Mike Dillon is the General Counsel Counsel of Sun Microsystems.  He also blogs at The Legal Thing.  Because he is an inhouse lawyer, I want to know what he thinks, so I am a regular reader of his blog.  His post from Tuesday captured my attention.  The Way Of The Mastadon reflects Mike’s views on the future of BigLaw–giant law firms trying to match their clients in size.  It is a must read.

Mike defines the real role of large firms:

My view is that law firms serve primarily as aggregators of specialized legal expertise. The premise has been that by combining multiple legal disciplines you can provide “one stop shopping” for current and prospective clients. This structure previously made sense. If you were an individual or business with a legal problem, it wasn’t efficient nor effective to try to identify an individual attorney with the technical skills that you required. So, you would turn to a law firm and rely on them to direct you to the appropriate attorney within their firm to solve your issue.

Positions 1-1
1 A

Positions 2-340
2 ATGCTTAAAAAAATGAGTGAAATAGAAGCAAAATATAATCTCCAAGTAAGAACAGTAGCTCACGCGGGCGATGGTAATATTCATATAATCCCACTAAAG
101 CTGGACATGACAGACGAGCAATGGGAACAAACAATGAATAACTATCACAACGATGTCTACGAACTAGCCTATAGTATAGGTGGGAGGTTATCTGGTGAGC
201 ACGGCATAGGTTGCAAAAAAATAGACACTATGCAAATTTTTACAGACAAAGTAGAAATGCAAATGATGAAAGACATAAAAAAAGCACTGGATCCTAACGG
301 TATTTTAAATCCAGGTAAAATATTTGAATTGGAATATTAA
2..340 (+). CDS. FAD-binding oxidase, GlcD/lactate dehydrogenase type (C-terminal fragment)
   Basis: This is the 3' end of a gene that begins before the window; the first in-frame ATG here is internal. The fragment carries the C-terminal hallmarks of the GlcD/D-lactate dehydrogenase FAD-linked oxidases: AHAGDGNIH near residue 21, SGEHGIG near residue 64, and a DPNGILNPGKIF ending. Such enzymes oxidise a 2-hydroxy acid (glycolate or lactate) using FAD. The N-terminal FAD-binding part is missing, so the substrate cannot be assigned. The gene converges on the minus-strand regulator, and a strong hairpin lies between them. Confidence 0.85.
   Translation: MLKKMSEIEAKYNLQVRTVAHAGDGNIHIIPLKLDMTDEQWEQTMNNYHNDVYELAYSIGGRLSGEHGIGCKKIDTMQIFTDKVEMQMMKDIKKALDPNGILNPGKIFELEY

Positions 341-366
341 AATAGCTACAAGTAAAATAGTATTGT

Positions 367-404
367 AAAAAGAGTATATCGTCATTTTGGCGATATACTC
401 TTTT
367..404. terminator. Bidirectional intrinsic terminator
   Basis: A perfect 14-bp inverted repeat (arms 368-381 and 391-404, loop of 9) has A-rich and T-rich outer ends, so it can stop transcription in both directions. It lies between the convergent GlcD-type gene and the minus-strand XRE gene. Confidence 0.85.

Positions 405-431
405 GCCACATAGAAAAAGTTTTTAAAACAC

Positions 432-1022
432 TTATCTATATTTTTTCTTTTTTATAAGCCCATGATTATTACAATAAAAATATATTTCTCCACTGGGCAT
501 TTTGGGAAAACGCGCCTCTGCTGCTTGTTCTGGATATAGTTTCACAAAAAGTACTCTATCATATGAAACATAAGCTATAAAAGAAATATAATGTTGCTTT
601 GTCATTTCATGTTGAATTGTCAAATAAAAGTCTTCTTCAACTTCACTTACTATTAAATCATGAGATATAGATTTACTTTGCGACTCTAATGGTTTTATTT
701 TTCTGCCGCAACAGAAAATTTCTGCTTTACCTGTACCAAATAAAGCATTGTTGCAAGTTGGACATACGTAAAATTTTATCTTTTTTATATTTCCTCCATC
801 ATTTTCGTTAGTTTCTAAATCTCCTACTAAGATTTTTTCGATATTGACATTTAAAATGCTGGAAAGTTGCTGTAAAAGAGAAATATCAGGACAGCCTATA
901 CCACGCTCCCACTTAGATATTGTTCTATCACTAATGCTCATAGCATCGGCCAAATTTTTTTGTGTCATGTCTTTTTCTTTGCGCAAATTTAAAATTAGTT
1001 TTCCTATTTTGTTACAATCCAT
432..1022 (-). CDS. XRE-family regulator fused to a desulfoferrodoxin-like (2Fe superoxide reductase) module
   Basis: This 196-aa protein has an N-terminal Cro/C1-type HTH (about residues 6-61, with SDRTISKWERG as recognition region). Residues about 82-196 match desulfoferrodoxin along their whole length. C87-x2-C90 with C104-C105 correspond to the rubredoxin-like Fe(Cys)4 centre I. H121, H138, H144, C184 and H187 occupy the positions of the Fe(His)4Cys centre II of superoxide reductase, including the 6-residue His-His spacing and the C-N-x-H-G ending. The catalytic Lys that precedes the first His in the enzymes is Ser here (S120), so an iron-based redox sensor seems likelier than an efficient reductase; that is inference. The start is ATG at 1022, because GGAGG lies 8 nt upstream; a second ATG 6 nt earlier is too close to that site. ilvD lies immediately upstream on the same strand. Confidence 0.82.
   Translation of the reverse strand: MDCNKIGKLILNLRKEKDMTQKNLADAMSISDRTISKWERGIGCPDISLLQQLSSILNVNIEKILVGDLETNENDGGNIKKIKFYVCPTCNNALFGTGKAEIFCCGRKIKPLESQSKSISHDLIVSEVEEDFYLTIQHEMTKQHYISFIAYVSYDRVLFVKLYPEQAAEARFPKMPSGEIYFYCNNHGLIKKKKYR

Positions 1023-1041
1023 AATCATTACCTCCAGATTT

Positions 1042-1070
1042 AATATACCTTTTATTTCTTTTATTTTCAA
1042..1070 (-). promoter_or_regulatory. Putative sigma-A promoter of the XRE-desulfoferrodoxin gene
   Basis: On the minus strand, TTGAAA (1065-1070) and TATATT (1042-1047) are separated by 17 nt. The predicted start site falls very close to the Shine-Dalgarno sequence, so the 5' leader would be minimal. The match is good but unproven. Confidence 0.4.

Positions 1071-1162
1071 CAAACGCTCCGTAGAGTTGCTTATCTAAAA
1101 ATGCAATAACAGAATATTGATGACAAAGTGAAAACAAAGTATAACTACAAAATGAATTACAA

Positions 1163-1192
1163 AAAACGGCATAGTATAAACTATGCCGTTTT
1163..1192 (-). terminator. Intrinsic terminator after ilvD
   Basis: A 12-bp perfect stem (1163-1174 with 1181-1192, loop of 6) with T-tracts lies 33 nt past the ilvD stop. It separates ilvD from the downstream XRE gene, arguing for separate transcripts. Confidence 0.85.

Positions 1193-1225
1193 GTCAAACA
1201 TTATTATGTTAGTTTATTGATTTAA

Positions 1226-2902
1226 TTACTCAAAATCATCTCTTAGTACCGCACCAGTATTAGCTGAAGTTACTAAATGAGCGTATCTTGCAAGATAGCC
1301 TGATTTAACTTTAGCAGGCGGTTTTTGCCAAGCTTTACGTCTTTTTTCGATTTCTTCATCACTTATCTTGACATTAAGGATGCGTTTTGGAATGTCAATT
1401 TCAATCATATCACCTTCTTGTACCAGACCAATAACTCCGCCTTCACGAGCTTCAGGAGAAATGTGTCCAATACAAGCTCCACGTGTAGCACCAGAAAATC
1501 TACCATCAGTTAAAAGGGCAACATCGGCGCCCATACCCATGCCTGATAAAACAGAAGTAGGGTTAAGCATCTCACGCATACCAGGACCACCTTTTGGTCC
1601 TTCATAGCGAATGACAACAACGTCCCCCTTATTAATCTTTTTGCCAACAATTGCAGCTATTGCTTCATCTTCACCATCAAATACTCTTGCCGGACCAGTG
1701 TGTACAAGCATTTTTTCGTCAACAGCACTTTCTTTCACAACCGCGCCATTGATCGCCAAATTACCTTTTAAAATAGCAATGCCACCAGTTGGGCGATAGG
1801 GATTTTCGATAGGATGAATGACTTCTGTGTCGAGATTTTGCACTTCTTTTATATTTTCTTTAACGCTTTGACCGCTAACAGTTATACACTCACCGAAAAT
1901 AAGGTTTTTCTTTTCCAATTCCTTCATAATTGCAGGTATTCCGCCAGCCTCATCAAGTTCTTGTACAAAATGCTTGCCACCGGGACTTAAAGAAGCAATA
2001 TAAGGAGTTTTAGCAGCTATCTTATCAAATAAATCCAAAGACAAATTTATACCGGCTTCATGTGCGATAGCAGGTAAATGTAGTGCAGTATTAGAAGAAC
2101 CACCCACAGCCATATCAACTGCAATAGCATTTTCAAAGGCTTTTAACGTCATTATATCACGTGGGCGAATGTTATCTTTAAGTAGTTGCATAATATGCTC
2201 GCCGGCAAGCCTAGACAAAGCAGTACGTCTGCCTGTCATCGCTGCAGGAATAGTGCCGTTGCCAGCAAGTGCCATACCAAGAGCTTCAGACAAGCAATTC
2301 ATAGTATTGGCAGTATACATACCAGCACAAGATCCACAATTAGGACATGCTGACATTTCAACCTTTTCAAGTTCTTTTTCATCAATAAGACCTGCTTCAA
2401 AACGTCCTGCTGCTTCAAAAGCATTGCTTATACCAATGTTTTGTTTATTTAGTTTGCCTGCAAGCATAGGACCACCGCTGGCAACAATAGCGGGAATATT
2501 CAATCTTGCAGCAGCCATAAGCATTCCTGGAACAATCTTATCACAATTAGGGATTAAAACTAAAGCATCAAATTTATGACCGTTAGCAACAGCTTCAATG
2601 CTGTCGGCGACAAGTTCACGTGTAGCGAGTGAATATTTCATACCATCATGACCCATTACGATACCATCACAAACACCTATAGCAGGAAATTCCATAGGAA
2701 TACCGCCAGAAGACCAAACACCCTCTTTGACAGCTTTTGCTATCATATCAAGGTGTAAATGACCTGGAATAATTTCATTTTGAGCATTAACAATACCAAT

Mike then identifies the core problem:

The problem is that this model relies on growth (the need to add additional attorneys) to maintain profitability rather than focusing on efficiency gains. In this respect, it is at odds with what I need as a client and General Counsel.


After discussing the ease of moving the “aggregation” function inhouse, Mike reaches this conclusion:

My point is that the epoch of the current law firm model – which derives its profitability from growing scale and raising hourly rates – will soon be over. The firms that will survive and thrive are those that recognize this change and focus on how to maintain margins by focusing on efficiency.


Oh how I hope you are right.  The movement seems slow, but at least there is movement.